INTERNATIONAL BUSINESS; Trouble Is Nothing New at a Rover Auto Plant in Britain
By ALAN COWELL
If Rover Group P.L.C.’s sprawling auto assembly plant here had a middle name, it would probably be trouble.
One of Britain’s oldest auto plants, the factory first produced a car in 1906. In more recent years, it has consistently failed to surpass its annual production record. Sales of the midrange models built here — the Rover 200 and 400 — have been hobbled by the strength of the British pound, which makes exports more expensive abroad and gives a competitive edge to imported rivals.
With their collars turned up against gusting snow at the factory gate today, some of the workers here said they had no idea how long they would have jobs. The workers, a labor leader said, ”must be dizzy with despondency.”
The cause of their malaise is simple: Longbridge, situated on 430 acres on the outskirts of Birmingham in the English Midlands, is the leader in losses among Rover’s three assembly plants, and its failure to turn a profit has turned into a crisis both for the people who work here and those who own the plant, BMW A.G. in Germany.
On Friday, a bitter board room dispute over Rover’s losses and BMW’s strategy for its future led to the ouster of BMW’s top two executives, a move that stunned the usually staid world of German business. One of those forced out was Bernd Pischetsrieder, BMW’s top executive, who had gambled and lost on being able to turn Rover around.
The ousters ignited speculation that BMW would be taken over by a larger rival, but the company said today that it intended to stay independent. BMW said the controlling Quandt family had assured executives of its commitment to the company. Investors, however, drove shares of BMW up 8.6 percent on the possibility of a sale.
BMW’s multibillion-dollar investment here highlights the paradox of investing in Britain: when times are good, foreign investment is seen as a triumph for flexible, cheap labor, but when times turn tough, the outsiders may be tempted to lead the retreat, as Siemens A.G. did last fall when it closed a semiconductor plant.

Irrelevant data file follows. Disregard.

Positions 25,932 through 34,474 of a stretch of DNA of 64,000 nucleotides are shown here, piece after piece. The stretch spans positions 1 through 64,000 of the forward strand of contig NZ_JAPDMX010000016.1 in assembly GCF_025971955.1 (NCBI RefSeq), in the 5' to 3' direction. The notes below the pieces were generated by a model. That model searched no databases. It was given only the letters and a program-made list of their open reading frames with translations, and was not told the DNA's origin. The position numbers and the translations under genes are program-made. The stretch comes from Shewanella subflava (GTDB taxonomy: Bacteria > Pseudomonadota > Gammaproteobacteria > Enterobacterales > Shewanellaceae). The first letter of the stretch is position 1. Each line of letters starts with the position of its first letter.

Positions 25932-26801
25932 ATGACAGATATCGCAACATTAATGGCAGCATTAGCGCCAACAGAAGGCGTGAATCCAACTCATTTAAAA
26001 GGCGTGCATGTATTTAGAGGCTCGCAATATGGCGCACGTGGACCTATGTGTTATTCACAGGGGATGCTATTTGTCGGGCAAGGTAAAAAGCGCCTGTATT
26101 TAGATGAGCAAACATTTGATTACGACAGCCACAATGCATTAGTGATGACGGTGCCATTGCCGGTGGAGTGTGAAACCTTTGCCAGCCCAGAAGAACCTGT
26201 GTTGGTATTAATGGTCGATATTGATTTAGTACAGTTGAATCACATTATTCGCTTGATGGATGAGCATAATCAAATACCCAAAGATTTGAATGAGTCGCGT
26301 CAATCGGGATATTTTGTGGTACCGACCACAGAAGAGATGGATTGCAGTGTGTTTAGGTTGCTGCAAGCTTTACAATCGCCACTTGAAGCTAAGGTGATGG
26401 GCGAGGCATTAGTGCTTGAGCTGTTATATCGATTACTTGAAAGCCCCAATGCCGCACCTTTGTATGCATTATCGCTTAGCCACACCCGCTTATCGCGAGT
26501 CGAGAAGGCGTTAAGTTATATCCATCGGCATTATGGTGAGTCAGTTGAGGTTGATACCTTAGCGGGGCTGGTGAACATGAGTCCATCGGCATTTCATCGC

And when investment is trimmed, so are jobs, bringing politicians and labor unions into the discussion.
Prime Minister Tony Blair is said to have raised the Longbridge matter with Chancellor Gerhard Schroder of Germany. Stephen Byers, the Trade and Industry Minister of Britain, called BMW executives in Munich over the weekend before traveling here today to talk to the local management about possible Government aid worth $330 million — the price BMW is seeking to develop a successor to the 200-400 models at Longbridge rather than at a cheaper plant in Hungary.
British labor union representatives petitioned BMW to use Longbridge for a new midrange car, and with so much political artillery in play, they were ”reasonably optimistic” that Longbridge would be chosen, said John Partridge, a labor representative for the Transport and General Workers Union.
BMW is more reticent. The company declined to comment today on reports that it had given itself two weeks to decide among various options, including the continuing development at Longbridge of a midrange successor to the 200 and the 400, a quest for a partner to share the burden or a scaling back of its commitment.
Few would say, though, that the plant could look forward to an easy ride. Some analysts say Longbridge will ultimately shed 5,000 more jobs from its work force of 12,000 before the cost-cutting ends.
Late last year, Rover workers agreed to 2,500 job cuts among the work force of 35,000 at all three plants as part of a deal to adopt more flexible working hours in return for job security. Now they wonder whether that accord was only a beginning. ”Everyone’s down,” said one worker who, like others outside the Longbridge plant today, spoke on the condition of anonymity. ”We had an agreement. Now we don’t know if it’s worth anything.”
In part, the crisis has highlighted the patchiness of Rover’s record: while its successes in niche markets include sport utility vehicles, Minis and MG sports cars, its mass-market 200 and 400 models have been poor performers. Its newest executive-range sedan, the Rover 75 — the first model designed and produced under BMW ownership — has just been introduced to generally good reviews but at precisely the moment Rover’s losses have forced BMW to scale back its profit expectations.
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